Neroon blocked his blows easily now, but he looked into those wild eyes and saw honor there. Honor and death. The Ranger had come here knowing he would find only death at Neroon's hands. He had taken his life in both hands and laid it at the feet of honor.

Neroon had known only a few Minbari with that dedication. All of them Warriors.

He lashed out with deliberate cruelty and heard the crunch of bone. "I've just broken two of your ribs." Again. //Don't make me kill you!// His heart cried out, and he dealt that pain forth. "Sorry. Make that three."

But the Ranger would not surrender. Did not even give in to unconsciousness. He stumbled and collapsed against a set of shallow steps. Neroon towered over him, raised his pike. "Why?" he demanded. "Why all of this? Pride? Duty? You've been trained well, but you must have known you couldn't win. So why do it?"

Gasping for breath, the pain of his injuries in his voice, the Ranger answered with death staring him down. "For her," he said, swallowing. "We live for the one. We die for the one. Isil'Zha veni. In Valen's name."

And he waited. Waited for that final blow. No begging. No fear. Simply that. //In Valen's name.//

Neroon hesitated. //He is skilled and fast, but he is also intelligent,// the warrior thought. //Such a one does not follow blindly where he is led. Such a one would not lay down his life for an unworthy leader. I questioned Delenn's vision, but never my own.//

He saw now, at his feet, a Human. A Ranger. A true Warrior. A soul akin to his own.

Slowly, Neroon lowered his pike. Minbari did not kill Minbari. He had been ready to break that covenant with Delenn's blood, but not with that of the man at his feet.

Neroon had come ready to sacrifice his honor, and he had done so. But not in the manner he had expected. Here, in the dark, he would break Denn'Sha. His honor would be tainted. But this warrior, he would live.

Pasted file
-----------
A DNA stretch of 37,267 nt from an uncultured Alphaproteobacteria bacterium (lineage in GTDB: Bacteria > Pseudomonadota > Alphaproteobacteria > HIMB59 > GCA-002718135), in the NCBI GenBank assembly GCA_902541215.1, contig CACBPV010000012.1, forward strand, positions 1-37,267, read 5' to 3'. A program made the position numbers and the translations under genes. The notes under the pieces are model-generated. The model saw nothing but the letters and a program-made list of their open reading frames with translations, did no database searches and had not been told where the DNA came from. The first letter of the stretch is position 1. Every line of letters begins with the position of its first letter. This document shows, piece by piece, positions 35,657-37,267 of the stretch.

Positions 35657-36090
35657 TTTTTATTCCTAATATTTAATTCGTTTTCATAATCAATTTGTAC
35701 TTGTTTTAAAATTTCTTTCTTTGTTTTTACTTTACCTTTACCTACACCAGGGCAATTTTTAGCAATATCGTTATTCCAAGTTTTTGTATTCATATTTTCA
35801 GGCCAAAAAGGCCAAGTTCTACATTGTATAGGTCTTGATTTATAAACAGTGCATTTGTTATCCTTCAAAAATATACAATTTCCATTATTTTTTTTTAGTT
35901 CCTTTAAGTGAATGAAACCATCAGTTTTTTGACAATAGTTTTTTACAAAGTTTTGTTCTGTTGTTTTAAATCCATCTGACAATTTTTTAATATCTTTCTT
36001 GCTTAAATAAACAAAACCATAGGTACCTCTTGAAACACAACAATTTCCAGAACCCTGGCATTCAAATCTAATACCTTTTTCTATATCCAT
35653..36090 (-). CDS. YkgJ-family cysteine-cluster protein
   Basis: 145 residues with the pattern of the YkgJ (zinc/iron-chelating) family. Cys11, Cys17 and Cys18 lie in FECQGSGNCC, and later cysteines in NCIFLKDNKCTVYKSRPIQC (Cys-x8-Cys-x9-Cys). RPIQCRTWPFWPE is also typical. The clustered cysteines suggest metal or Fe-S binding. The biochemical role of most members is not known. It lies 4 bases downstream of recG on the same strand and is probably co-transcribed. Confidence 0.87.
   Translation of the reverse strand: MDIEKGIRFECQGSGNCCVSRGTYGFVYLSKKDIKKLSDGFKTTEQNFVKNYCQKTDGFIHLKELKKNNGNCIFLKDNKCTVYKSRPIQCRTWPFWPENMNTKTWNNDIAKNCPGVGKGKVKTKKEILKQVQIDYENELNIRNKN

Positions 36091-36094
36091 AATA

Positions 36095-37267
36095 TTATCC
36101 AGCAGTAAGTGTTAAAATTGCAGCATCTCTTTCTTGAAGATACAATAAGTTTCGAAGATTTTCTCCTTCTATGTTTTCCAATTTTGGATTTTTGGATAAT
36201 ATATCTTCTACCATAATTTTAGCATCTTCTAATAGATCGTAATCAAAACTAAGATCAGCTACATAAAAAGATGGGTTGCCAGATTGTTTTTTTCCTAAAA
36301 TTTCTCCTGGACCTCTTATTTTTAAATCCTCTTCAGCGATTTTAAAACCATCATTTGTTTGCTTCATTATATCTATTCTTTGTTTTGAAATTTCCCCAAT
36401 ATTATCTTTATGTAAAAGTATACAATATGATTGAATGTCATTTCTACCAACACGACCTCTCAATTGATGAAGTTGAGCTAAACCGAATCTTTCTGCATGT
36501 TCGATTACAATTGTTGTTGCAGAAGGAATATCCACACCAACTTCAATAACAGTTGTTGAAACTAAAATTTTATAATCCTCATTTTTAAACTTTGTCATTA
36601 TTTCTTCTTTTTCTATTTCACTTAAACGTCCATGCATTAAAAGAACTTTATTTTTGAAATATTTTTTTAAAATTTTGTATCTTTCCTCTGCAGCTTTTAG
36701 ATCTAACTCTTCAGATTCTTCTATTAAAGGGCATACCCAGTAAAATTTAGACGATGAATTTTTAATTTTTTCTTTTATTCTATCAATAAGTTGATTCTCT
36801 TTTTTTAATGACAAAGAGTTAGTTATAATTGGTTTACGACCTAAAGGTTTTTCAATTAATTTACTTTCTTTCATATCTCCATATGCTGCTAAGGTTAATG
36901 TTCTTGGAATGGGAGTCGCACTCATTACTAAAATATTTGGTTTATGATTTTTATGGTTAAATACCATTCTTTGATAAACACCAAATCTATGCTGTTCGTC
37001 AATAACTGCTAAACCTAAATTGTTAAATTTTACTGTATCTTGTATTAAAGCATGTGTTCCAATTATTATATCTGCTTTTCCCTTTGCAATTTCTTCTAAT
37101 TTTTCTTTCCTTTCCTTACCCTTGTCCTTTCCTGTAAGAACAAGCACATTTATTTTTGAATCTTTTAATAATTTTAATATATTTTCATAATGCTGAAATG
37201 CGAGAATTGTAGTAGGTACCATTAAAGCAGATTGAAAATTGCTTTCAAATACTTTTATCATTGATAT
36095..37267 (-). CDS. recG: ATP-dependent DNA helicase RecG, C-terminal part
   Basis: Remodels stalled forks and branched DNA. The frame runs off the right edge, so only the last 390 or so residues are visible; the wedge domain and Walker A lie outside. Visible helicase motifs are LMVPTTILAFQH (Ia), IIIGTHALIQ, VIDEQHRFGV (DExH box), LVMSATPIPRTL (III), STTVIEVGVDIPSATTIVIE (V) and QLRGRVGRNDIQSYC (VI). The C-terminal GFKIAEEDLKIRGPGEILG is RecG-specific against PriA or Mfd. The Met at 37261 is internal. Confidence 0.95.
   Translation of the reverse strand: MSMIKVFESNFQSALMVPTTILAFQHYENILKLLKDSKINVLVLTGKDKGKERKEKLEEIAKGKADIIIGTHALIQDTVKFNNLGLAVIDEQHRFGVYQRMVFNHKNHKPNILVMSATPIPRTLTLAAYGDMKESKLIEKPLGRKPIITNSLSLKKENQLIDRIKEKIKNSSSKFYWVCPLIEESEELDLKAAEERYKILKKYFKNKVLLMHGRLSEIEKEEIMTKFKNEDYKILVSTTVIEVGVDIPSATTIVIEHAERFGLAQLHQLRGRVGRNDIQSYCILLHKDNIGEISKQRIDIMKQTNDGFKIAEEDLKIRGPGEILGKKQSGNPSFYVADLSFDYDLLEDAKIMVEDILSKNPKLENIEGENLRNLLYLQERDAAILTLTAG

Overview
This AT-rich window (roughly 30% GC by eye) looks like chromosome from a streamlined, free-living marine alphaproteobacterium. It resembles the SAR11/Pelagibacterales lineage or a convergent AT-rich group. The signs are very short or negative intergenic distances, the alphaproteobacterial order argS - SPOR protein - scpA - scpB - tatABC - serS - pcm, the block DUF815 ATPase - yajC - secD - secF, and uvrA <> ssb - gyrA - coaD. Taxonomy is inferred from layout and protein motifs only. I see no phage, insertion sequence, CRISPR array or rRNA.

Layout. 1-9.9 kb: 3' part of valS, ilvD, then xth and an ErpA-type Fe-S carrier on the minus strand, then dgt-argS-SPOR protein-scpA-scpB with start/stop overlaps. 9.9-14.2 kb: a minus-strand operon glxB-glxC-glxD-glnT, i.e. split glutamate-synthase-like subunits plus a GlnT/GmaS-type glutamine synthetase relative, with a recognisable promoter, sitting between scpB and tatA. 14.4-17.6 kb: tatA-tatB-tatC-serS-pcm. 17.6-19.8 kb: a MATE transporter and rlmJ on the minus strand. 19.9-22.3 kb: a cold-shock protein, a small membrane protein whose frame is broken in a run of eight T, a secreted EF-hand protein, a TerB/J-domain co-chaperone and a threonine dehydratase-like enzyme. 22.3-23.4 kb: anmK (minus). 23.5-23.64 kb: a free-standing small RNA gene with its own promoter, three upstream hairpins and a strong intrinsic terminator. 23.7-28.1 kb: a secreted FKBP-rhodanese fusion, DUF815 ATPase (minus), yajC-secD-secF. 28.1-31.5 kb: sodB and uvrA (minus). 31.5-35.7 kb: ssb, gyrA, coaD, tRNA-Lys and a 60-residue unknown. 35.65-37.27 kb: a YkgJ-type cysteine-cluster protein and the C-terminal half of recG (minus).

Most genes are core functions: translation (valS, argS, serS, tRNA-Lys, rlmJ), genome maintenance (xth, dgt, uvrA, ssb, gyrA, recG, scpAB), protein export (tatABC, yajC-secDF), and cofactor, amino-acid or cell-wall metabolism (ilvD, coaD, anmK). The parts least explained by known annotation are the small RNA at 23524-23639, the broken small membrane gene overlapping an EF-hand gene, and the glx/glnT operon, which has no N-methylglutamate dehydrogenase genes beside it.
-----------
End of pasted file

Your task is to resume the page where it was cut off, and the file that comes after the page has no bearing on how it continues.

The Minbari turned and stalked out of the place where they had battled, bloodied pike in hand. He would not vanish like a coward. He would not let them believe Delenn had taken command of the Rangers unchallenged. He could not let the Ranger's skill and honor go unacknowledged.

Beings stared as he emerged into the light. No doubt it was the weapon he held. Or perhaps they simply had never seen a Warrior before. Neroon ignored their curious glances. He strode into the hall where the ceremony was in process and saw that it was, in fact, just finishing.

The priest conducting it fell silent at Neroon's appearance. Everyone stared. Neroon threw back his hood so that all could see who and what he was, and lifted the bloodied pike. Seeing their eyes upon it, he cast it down.

"There is now blood between us," he acknowledged. "And there is blood between the Warrior Caste and the Humans. I do not think they would die for me. But they would die...for you. Entil'Zha." With that, he left, pride and honor both bleeding.


Hours had passed before Neroon realized that not only had he left a warrior on the field of battle, he had never learned the honored enemy's name. Delenn, he knew, would have made sure he was found and cared for. She was not a warrior, but she valued life. Still, it was right that he should learn the man's name. And the Ranger should know, from Neroon's own lips, that in the end, it had been the Human who had won that battle.

Nodding absently, he read over the message he had composed one last time before sending it after the others. There was much to be done.

He consulted the station map and found the medical facility. Upon entering, he intercepted many hostile looks. //They know who I am.// Neroon could see Delenn and Lennier standing together in the Ranger's room. They were speaking softly.